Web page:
Some Sydney Pubs Will Ban The Big Fight To Keep Rowdy Irish Backpackers Away

Undoubtedly one of the biggest sporting events of the year is the upcoming boxing match between Floyd Mayweather (a boxer) and Conor McGregor (not a boxer). Despite the obvious draw, the Sunday Telegraph reports that pubs across the eastern suburbs of Sydney are refusing to play the match on their premises.

The reasoning? Why, it’s the bloody Irish again! According to Bob Tate, publican of The Glasshouse Hotel in Maroubra Junction, there are serious concerns about McGregor fans causing a ruckus if he loses. Which, I absolutely stress, he more than likely will absent any good ol’ fashioned Vegas match-fixing.

Here’s Tate:

It’s primarily the very high risk of anti-social and unacceptable behaviour from the McGregor supporters. They are a very passionate group that wear their heart on their sleeve. The majority of long-term Irish residents are great fun and great people but problems arise with the transient backpacker Irish traveller who does not conform to our responsible service of alcohol requirements and goes way too far, then disappears into the night to travel to their next destination. History and undeniable evidence shows me the likelihood of problems, pre-, during or after the event is substantial.

Ah! The crooked and shiftless Irish are at it again! You just don’t see raw, uncut anti-Irish prejudice like that these days.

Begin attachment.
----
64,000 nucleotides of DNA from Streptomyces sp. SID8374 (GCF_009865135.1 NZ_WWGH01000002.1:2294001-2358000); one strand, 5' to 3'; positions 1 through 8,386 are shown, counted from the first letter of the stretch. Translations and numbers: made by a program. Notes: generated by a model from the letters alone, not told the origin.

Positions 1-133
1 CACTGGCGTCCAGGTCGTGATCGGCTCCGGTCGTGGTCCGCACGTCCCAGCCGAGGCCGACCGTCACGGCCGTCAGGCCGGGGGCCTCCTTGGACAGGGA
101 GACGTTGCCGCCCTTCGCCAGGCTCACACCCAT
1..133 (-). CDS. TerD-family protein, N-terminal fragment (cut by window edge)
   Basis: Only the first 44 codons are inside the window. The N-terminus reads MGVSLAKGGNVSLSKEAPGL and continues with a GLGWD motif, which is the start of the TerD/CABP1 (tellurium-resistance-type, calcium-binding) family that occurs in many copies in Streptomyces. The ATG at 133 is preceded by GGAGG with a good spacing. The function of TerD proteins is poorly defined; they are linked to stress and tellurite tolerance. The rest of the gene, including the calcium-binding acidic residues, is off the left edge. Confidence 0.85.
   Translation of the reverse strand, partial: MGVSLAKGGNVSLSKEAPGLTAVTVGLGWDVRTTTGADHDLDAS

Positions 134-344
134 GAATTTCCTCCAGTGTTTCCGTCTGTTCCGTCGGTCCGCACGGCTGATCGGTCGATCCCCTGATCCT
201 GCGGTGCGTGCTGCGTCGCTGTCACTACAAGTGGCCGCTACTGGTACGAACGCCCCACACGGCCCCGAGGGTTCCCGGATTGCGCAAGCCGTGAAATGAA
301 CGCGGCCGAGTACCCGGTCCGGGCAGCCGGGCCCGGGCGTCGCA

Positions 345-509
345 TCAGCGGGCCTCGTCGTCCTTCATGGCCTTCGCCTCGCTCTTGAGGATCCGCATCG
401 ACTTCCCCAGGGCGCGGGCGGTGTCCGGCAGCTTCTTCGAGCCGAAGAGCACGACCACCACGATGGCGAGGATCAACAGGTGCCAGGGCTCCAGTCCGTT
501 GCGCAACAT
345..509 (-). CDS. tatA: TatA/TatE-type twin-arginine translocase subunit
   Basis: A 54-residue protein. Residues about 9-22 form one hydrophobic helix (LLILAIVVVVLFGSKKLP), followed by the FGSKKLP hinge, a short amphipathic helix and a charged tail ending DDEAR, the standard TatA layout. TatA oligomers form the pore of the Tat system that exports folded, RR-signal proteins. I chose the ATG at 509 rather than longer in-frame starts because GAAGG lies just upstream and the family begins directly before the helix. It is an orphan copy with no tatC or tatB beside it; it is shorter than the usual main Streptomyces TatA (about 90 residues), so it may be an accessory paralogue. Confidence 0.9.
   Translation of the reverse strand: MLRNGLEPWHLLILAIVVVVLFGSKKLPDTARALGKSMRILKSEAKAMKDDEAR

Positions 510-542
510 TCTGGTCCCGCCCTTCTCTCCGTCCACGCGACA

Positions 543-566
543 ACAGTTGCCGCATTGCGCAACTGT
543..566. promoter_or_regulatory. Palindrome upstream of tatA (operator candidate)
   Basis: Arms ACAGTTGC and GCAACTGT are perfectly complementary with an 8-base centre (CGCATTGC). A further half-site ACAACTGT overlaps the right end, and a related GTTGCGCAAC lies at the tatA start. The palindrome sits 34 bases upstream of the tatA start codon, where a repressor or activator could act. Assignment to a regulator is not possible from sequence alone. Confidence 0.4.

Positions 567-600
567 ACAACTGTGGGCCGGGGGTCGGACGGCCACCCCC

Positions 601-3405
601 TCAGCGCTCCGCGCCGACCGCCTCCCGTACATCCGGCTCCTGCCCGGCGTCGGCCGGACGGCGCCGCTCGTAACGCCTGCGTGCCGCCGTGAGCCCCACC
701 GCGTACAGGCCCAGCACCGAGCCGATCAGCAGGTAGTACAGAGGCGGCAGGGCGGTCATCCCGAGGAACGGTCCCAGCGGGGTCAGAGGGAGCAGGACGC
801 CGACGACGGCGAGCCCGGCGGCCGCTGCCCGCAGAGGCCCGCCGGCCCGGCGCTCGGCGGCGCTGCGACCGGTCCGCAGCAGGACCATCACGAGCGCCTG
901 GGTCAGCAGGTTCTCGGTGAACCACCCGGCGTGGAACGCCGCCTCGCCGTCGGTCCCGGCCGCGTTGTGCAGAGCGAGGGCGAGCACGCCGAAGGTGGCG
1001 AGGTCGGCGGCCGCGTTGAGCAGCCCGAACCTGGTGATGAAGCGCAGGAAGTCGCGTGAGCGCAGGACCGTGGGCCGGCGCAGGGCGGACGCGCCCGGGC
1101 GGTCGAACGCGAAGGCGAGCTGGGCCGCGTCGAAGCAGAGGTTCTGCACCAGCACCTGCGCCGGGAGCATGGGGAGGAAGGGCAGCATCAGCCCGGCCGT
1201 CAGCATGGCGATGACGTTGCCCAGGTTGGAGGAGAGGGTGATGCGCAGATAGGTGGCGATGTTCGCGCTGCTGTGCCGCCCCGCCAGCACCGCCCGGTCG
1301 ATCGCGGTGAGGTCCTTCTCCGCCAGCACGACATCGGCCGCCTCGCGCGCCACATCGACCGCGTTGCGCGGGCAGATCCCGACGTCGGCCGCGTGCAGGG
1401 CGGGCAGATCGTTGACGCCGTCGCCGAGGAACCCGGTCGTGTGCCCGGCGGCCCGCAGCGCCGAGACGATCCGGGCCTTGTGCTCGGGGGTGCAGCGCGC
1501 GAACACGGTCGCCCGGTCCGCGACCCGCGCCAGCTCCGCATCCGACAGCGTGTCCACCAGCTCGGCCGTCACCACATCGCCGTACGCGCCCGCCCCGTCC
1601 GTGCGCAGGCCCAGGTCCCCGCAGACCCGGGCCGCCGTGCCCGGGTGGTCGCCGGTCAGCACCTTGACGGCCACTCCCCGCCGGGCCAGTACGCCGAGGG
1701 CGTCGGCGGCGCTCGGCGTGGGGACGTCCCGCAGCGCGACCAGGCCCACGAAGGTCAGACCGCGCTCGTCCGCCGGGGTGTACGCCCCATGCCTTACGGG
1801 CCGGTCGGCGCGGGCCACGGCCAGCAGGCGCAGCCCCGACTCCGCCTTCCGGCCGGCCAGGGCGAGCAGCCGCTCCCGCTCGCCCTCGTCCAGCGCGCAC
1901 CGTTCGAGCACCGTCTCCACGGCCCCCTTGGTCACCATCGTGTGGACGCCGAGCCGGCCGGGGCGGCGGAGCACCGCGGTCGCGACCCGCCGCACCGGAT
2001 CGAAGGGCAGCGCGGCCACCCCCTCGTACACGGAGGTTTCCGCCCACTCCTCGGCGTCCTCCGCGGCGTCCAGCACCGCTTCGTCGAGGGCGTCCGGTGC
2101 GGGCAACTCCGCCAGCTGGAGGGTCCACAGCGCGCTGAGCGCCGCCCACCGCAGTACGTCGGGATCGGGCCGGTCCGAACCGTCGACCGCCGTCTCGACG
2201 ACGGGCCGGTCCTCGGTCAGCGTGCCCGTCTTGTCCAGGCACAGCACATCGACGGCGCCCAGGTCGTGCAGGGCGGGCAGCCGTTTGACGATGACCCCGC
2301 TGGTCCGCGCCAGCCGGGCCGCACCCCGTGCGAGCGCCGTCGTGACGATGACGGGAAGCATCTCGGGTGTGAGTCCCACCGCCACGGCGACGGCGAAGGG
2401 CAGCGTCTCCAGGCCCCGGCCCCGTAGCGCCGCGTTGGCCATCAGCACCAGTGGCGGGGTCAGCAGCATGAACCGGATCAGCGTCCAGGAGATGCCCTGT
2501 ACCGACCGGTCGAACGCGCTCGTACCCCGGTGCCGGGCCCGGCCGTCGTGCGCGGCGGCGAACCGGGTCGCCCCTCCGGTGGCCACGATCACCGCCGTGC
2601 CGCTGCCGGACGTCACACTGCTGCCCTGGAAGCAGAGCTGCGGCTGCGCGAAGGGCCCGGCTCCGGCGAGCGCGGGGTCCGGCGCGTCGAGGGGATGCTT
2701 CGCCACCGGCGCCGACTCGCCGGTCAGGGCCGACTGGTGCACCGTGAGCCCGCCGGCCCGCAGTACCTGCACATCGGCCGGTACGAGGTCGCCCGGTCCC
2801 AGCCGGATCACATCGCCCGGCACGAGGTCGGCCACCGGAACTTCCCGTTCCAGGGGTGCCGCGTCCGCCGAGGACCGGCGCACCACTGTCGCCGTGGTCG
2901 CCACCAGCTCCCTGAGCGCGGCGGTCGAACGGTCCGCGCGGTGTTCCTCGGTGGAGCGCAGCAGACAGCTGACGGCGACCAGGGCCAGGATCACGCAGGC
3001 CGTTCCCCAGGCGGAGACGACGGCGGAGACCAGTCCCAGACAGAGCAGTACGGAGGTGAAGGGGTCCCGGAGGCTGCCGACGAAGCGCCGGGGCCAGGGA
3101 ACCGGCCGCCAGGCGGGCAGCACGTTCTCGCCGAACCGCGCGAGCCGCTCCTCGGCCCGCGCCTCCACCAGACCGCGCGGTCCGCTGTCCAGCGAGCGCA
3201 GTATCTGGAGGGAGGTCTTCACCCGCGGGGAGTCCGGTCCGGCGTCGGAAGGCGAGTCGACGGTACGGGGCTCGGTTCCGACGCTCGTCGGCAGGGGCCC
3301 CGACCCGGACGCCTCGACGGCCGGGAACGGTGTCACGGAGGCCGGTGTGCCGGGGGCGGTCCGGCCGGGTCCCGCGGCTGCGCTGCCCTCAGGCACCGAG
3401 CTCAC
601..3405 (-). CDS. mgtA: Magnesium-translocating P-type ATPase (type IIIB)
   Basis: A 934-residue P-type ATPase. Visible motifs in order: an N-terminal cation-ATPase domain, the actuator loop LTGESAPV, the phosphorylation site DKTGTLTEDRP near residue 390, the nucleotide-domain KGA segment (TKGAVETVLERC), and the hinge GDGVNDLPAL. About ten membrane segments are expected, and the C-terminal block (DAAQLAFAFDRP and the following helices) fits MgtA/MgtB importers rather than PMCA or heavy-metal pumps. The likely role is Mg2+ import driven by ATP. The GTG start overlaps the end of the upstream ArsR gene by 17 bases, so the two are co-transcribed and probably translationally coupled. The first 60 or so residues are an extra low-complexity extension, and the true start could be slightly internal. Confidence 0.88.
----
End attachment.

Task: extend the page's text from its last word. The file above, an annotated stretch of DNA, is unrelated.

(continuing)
In all seriousness though, McGregor will almost certainly lose thanks to the fact that he is not actually a boxer, and pubs are a bit concerned there’s going to be a strong response from the legions of Irish backpackers in the eastern suburbs.

As for the pubs which are bravely still showing the fight in the face of such staggering adversity, security is expected to be beefed the hell up. A 14 officer task force is expected to patrol the vicinity to ensure that pubs are able to handle the increased demand for the big fight.

“As with all major events across the state, police have an understanding with licensed establishments whereby the safety of patrons is a priority and the enjoyment of the event should not impact the well-being of patrons,” a police spokesperson said.

It’s rare to see the Irish stereotyped as being intrinsically violent and drunken people in the media – at least not since the 1950s (or if you’re Tony Abbott). All it took was one of the biggest sporting matches in history.